Last Updated: Sep 04, 2018 Views: 155
Hello! Thank you for your question. Here's the response from one of our glassblowers at The Corning Museum of Glass:
As you know a graal is typically done with a Swedish overlay or stuffing a cup.
If you choose not to use these methods but rather a typical color overlay, you will run into several problems. First, you will not be able to make the blank very large. Gathering over and blowing out a smaller blank will make your imagery and colors less sharp. Second, on the blank, the color will be as thick as the clear underneath - maybe thicker, which will make blasting or carving your imagery difficult and a thin blank is more problematic to gather over. If you work on a small scale, and won't be using complicated patterning or imagery, you may be fine trying this method.
Concerning your question about colors smearing together; it depends on your colors. Usually colors don't mix like that, but will remain in distinct layers. Again, this depends on color choice. Strong opals would be more likely to remain separate than using two transparents together. This will require some experimentation on your part.
I would recommend that you practice stuffing cups in clear as it is a very useful technique to know. I make my graals by doing a traditional color overlay and then blowing it into a thin cup which is then stuffed with the base color under two gathers of clear. You may also try sifting powder to do an "overlay" if you want to make a larger graal object. This works best with strong colors like enamel white or opal yellow etc.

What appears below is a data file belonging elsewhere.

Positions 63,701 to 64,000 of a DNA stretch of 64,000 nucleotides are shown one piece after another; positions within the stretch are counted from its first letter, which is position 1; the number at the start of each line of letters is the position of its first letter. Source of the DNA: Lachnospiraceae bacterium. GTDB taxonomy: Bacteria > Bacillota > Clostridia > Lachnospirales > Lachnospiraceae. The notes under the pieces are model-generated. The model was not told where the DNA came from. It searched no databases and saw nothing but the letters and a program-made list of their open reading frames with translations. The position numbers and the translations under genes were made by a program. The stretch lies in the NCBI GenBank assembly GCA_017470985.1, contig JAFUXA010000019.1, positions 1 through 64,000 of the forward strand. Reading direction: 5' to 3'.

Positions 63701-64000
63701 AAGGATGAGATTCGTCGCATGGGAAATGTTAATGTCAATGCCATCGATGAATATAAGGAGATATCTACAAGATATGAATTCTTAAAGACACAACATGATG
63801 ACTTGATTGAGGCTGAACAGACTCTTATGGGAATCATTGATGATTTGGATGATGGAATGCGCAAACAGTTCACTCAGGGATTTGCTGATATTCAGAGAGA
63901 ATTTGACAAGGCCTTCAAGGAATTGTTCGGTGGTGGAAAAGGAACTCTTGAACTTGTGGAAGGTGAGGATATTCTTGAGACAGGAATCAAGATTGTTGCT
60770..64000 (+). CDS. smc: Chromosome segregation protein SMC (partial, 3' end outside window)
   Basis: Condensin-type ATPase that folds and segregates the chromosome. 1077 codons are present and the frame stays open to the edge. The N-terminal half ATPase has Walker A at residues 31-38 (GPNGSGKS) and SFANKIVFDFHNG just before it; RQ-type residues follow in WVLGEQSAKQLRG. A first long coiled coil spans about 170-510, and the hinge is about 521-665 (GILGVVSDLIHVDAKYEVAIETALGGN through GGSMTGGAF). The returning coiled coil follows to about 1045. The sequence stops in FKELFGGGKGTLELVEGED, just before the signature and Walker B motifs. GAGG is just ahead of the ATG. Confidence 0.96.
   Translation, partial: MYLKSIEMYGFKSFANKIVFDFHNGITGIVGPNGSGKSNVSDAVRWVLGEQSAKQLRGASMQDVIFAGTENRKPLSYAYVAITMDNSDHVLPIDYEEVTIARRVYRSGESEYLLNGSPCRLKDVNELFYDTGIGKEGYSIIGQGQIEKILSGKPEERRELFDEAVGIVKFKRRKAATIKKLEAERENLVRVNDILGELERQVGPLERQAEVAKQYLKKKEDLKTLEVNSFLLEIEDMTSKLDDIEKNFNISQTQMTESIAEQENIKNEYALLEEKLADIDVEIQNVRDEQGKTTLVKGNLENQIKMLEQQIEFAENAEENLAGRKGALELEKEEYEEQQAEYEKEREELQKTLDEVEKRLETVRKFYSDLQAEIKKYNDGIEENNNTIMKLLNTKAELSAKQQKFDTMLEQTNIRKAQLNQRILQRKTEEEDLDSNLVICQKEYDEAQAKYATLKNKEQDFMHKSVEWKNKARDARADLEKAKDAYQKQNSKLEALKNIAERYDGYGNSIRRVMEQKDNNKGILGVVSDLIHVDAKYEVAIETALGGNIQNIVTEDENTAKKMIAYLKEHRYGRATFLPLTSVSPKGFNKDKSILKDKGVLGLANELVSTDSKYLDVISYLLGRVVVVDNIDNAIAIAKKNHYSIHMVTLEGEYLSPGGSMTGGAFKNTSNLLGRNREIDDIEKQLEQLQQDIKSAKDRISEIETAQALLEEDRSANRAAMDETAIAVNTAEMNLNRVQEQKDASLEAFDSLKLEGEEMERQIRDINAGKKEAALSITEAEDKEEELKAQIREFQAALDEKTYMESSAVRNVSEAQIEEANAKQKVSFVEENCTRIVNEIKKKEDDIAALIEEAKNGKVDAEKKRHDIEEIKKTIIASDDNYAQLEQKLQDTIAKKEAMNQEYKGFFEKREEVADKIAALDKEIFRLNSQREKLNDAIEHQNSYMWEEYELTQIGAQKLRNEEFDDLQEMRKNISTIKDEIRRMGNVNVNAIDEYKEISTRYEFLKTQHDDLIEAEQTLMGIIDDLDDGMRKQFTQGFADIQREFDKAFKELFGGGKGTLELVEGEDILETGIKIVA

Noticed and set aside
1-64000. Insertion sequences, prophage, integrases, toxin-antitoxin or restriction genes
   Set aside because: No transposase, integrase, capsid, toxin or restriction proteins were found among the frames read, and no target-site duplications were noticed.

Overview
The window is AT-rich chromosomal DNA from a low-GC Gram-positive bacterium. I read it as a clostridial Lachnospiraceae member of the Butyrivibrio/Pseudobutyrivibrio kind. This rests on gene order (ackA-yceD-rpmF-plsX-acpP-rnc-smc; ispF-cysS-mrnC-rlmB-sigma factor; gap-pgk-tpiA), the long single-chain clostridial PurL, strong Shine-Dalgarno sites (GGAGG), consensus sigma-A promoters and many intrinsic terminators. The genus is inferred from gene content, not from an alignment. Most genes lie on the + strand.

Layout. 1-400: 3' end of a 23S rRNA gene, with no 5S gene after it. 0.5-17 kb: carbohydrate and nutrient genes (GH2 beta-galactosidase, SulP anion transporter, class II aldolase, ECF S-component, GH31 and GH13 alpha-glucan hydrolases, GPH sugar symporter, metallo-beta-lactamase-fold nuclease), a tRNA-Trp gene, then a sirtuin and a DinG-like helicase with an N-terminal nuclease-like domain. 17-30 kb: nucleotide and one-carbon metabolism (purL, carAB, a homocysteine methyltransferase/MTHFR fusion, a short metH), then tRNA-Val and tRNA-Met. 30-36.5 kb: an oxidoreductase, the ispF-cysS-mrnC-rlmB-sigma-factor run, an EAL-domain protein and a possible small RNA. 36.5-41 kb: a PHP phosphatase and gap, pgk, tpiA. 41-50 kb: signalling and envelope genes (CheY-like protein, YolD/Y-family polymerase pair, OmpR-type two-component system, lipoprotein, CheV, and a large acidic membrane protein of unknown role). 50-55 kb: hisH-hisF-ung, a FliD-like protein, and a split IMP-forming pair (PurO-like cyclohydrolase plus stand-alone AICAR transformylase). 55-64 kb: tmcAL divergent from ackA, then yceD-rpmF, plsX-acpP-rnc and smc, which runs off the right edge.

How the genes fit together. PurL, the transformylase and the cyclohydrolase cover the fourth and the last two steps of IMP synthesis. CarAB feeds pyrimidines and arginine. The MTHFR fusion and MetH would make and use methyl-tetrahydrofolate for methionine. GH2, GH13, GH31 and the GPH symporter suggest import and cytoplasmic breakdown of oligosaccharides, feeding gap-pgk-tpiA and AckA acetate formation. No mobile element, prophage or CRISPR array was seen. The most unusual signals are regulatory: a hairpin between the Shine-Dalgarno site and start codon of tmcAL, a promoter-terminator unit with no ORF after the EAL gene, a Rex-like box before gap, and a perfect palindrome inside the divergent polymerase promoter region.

To learn more about the graal technique and its history, see the questions linked below. Please do not hesitate to contact us with your glass-related questions in the future!
The Corning Museum of Glass is currently closed to the public effective March 16 through April 22, 2020, as a precautionary measure for public health and safety. As a result, resources available to answer your questions are extremely limited. During this closure, you may be interested in searching our Ask a Glass Question FAQs or reviewing our Research Guides on various topics. We also highly recommend checking out The Corning Museum of Glass on YouTube for hours of artist demonstrations, lectures, and special events. Thank you for your patience.